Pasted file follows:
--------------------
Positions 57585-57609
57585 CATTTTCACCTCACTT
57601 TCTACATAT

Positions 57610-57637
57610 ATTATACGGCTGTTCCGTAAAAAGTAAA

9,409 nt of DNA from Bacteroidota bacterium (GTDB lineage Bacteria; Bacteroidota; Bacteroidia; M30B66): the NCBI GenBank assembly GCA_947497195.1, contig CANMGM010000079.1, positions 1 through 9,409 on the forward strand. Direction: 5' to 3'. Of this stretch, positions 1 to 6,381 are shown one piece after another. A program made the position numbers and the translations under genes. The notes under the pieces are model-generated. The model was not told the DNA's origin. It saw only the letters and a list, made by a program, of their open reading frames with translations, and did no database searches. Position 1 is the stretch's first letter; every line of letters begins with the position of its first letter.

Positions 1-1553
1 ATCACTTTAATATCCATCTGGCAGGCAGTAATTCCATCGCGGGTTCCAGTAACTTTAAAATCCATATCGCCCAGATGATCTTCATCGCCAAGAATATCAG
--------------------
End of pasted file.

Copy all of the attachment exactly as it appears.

Positions 57585-57609
57585 CATTTTCACCTCACTT
57601 TCTACATAT

Positions 57610-57637
57610 ATTATACGGCTGTTCCGTAAAAAGTAAA

9,409 nt of DNA from Bacteroidota bacterium (GTDB lineage Bacteria; Bacteroidota; Bacteroidia; M30B66): the NCBI GenBank assembly GCA_947497195.1, contig CANMGM010000079.1, positions 1 through 9,409 on the forward strand. Direction: 5' to 3'. Of this stretch, positions 1 to 6,381 are shown one piece after another. A program made the position numbers and the translations under genes. The notes under the pieces are model-generated. The model was not told the DNA's origin. It saw only the letters and a list, made by a program, of their open reading frames with translations, and did no database searches. Position 1 is the stretch's first letter; every line of letters begins with the position of its first letter.

Positions 1-1553
1 ATCACTTTAATATCCATCTGGCAGGCAGTAATTCCATCGCGGGTTCCAGTAACTTTAAAATCCATATCGCCCAGATGATCTTCATCGCCAAGAATATCAG